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Allegory

From Academic Kids

An allegory (from Greek αλλος, allos, "other", and αγορευειν, agoreuein, "to speak in public") is a figurative mode of representation conveying a meaning other than and in addition to the literal. Through allegory a subject of a higher spiritual order is described in terms of that of a lower which is made out to resemble it in properties and circumstances, the principal subject being so kept out of view that we are left to construe the drift of it from the resemblance of the secondary to the primary subject.

Allegory is generally treated as a figure of rhetoric, but an allegory does not have to be expressed in language: it may be addressed to the eye, and is often found in painting, sculpture or some form of mimetic art. The etymological meaning of the word is wider than that which it bears in actual use. Though it is similar to other rhetorical comparisons, an allegory is sustained longer and more full in its details than a metaphor, and appeals to imagination where an analogy appeals to reason. The fable or parable is a short allegory with one definite moral.

Northrop Frye discussed the continuum of allegory from what he termed the "naive allegory" of The Faerie Queen to the more private allegories of modern paradox literature. The characters in a "naive" allegory are not fully three dimensional, for each aspect of their individual personalities and the events that befall them embodies some moral quality or other abstraction. The allegory has been selected first: the details merely flesh it out. Since meaningful stories are always applicable to larger issues, allegories may be read into many significant stories, sometimes distorting their author's overt meaning. J.R.R. Tolkien's distaste for allegory is famous.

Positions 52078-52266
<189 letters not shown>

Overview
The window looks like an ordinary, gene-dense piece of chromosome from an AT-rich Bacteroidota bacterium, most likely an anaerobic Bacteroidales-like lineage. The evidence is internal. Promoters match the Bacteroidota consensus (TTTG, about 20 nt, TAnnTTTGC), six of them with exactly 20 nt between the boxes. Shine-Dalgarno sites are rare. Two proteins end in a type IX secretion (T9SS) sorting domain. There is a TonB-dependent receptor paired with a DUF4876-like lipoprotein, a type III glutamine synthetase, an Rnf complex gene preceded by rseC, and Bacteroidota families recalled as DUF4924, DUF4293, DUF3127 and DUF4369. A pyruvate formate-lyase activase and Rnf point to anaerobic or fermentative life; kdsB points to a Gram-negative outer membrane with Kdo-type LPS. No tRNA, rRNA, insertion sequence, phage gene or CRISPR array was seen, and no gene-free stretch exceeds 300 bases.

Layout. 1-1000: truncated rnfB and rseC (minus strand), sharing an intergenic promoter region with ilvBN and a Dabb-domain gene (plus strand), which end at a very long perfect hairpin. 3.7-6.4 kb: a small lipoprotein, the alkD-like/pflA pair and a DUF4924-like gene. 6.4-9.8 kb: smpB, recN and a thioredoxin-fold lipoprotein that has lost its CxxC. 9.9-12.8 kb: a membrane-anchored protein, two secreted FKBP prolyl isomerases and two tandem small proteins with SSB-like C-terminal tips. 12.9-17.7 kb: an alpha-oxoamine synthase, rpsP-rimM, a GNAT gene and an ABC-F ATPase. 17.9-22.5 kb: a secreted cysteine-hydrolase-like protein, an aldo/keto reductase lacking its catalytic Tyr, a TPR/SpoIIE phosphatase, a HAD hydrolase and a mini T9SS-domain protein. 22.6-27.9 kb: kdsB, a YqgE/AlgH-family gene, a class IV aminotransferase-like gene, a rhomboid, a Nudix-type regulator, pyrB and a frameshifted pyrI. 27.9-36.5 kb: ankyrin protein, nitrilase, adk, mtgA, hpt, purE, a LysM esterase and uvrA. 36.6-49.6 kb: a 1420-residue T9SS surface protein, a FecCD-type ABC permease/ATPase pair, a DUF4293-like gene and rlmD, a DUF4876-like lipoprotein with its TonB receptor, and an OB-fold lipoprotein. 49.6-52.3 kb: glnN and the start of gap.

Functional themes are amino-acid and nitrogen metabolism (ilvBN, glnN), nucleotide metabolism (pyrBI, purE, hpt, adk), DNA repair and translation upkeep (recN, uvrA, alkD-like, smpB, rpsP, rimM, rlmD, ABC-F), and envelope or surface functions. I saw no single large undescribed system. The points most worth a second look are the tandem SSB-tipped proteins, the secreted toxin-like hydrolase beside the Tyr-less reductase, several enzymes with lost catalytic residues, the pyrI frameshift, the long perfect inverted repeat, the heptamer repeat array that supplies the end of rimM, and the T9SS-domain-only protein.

The allegory has been a favourite form in the literature of nearly every nation. The Hebrew scriptures present frequent instances of it, one of the most beautiful being the comparison of the history of Israel to the growth of a vine in the 80th Psalm. In the Rabbinic tradition fully-developed allegorical readings were applied to every text, with every detail of the narrative given an emblemmatic reading, a tradition that was inherited by Christian writers, for whom allegorical similitudes are the basis of exegesis, the origin of the arts of hermeneutics. The late Jewish and Early Christian visionary Apocalyptic literature, with its base in the Book of Daniel, presents allegorical figures, of which the Whore of Babylon and the Beast of Revelation are simply the most familiar.

In classical literature two of the best known allegories are the cave of shadowy representations in Plato's Republic (Book VII) and the story of the stomach and its members in the speech of Menenius Agrippa (Livy ii. 32); and several occur in Ovid's Metamorphoses. In Late Antiquity Martianus Capella organized all the information a 5th-century upper-class male needed to know into an allegory of the wedding of Mercury and Philologia, with the seven liberal arts as guests, an allegory that was widely read through the Middle Ages. In the late 15th century, the enigmatic Hypnerotomachia, with its elaborate woodcut illustrations, shows the influence of themed pageants and masques on contemporary allegorical representation. Some elaborate and successful specimens of allegory are to be found in the following works, arranged in approximately chronological order:

Modern allegories in fiction include:

Allegorical films include:

Allegorical artworks include:

See also

External links

Further reading

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